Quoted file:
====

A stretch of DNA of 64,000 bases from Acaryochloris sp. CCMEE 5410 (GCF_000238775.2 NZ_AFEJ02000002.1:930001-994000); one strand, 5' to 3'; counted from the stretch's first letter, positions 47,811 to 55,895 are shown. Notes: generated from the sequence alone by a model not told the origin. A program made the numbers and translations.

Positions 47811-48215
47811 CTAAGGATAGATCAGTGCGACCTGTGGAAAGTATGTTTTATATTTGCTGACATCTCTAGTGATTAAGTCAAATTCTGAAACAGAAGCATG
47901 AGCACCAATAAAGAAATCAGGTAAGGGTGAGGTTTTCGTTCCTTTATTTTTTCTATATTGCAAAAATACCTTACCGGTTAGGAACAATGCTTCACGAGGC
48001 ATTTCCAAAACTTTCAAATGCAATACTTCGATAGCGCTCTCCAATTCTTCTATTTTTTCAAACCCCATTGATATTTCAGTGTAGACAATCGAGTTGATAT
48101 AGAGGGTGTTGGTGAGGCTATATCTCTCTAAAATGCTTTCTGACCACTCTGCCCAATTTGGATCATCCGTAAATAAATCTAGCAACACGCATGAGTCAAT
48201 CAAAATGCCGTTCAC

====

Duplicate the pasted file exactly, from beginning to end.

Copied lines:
A stretch of DNA of 64,000 bases from Acaryochloris sp. CCMEE 5410 (GCF_000238775.2 NZ_AFEJ02000002.1:930001-994000); one strand, 5' to 3'; counted from the stretch's first letter, positions 47,811 to 55,895 are shown. Notes: generated from the sequence alone by a model not told the origin. A program made the numbers and translations.

Positions 47811-48215
47811 CTAAGGATAGATCAGTGCGACCTGTGGAAAGTATGTTTTATATTTGCTGACATCTCTAGTGATTAAGTCAAATTCTGAAACAGAAGCATG
47901 AGCACCAATAAAGAAATCAGGTAAGGGTGAGGTTTTCGTTCCTTTATTTTTTCTATATTGCAAAAATACCTTACCGGTTAGGAACAATGCTTCACGAGGC
48001 ATTTCCAAAACTTTCAAATGCAATACTTCGATAGCGCTCTCCAATTCTTCTATTTTTTCAAACCCCATTGATATTTCAGTGTAGACAATCGAGTTGATAT
48101 AGAGGGTGTTGGTGAGGCTATATCTCTCTAAAATGCTTTCTGACCACTCTGCCCAATTTGGATCATCCGTAAATAAATCTAGCAACACGCATGAGTCAAT
48201 CAAAATGCCGTTCAC